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January 7, 1998

Interpreting Art and Poetry in JAMA: In the Eye of the Beholder

Author Affiliations

Margaret A.WinkerMD, Senior EditorIndividualAuthorPhil B.FontanarosaMD, Senior EditorIndividualAuthor

JAMA. 1998;279(1):19-20. doi:10.1001/jama.279.1.17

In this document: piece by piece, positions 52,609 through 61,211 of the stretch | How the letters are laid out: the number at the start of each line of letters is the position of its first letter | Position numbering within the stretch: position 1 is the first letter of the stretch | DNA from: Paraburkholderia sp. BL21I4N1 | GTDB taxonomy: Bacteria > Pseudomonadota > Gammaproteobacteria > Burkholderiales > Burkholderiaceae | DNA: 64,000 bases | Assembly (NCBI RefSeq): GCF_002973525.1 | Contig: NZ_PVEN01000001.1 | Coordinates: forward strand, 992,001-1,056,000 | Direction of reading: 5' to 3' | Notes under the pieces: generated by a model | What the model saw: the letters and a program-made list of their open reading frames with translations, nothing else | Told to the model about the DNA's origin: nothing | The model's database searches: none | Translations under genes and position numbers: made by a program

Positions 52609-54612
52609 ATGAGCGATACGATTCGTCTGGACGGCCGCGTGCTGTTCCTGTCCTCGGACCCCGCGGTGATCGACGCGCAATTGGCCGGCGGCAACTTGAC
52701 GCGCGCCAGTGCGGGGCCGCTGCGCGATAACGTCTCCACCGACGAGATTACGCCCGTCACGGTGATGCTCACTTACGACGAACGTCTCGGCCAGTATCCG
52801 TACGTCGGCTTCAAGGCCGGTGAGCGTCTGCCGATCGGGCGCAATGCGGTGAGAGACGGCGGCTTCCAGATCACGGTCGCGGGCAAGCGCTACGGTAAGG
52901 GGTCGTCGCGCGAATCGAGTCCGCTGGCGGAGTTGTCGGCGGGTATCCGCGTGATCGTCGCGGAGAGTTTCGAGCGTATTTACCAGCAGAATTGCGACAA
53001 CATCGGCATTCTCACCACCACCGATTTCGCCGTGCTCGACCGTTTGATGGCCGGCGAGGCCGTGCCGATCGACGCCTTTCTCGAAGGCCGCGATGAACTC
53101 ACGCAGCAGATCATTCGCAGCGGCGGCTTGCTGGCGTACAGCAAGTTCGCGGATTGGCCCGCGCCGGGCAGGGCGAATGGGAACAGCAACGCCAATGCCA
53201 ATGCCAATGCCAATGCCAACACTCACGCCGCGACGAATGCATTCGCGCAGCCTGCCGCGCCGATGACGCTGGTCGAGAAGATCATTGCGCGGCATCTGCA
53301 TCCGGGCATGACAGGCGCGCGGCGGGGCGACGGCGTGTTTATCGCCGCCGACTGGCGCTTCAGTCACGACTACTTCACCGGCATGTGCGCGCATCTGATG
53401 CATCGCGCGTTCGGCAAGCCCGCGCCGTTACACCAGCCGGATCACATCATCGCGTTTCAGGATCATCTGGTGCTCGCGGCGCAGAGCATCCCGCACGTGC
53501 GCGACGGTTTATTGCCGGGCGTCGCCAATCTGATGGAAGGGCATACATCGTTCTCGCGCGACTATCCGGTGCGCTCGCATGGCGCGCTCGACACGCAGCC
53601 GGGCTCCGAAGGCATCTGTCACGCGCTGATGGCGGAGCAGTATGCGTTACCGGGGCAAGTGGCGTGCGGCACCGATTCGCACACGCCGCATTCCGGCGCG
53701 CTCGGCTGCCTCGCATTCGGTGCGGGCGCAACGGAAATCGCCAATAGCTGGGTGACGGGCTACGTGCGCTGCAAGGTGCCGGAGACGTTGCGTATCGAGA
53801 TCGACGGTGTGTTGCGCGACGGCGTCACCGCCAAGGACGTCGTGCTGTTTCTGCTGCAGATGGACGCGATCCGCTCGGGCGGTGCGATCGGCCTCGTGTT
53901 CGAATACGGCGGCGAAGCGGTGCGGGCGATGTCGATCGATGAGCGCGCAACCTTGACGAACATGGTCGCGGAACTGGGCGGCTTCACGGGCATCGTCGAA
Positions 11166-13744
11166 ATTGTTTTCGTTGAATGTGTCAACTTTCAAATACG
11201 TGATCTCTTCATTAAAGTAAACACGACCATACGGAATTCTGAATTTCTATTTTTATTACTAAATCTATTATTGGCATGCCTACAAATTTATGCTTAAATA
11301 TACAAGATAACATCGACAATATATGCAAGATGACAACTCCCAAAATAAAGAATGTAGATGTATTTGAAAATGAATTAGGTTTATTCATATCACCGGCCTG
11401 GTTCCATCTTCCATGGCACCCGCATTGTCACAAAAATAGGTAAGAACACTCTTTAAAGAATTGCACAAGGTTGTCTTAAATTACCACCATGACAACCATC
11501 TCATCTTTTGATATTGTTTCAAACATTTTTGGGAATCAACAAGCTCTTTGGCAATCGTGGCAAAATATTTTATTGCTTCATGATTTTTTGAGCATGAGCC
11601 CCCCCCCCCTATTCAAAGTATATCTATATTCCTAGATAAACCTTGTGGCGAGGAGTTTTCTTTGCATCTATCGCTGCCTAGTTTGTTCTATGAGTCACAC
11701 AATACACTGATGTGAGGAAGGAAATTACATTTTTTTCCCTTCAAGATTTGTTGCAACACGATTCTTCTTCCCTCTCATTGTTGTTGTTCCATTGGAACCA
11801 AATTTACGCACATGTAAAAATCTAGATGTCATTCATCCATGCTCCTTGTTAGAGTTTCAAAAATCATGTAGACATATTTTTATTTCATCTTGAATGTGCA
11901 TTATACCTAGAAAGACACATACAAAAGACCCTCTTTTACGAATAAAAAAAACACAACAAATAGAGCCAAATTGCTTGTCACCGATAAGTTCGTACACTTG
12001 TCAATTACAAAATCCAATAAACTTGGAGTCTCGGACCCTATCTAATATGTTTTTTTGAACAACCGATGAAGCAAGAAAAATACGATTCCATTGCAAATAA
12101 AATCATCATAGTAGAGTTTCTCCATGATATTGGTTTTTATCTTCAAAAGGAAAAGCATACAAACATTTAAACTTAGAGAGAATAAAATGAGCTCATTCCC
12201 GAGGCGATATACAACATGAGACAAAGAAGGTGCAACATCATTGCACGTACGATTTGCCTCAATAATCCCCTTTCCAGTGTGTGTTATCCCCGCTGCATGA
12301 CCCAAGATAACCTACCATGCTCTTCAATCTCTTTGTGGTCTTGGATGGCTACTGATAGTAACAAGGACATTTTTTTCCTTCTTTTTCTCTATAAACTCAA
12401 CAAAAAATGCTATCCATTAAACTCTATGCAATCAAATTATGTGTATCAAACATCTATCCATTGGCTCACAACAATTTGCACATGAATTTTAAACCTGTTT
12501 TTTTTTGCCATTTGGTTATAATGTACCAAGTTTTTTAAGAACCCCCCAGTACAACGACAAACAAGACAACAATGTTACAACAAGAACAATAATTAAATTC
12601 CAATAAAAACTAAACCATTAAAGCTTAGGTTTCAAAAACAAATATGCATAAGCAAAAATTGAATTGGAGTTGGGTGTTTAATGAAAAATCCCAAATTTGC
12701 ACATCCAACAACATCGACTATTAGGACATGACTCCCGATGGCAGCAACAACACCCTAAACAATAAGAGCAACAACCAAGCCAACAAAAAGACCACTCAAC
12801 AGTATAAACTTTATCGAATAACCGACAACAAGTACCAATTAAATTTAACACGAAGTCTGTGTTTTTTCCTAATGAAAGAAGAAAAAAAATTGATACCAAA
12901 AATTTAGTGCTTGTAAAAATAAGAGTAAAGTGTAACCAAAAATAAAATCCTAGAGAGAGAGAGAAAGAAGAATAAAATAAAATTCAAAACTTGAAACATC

To the Editor.—There is a well-substantiated point of view that in the history of European oil painting the depiction of the female nude often served the function of erotic titillation to those who financed the work of artists, ie, gentlemen of the wealthier classes.1 Typically, the viewer looks into the painting from a vantage point that affords the most intimate view of the depicted nude female. The painting by Gervex1 would be an excellent example to make this very argument. The patient is a voluptuous young redhead with a lacy drape barely covering her lower body and hair flowing sensuously off the bed into our view. As Dr Southgate2 points out, the nude woman is the point of this painting; the flock of surgeons is merely the incidental, concrete subject matter.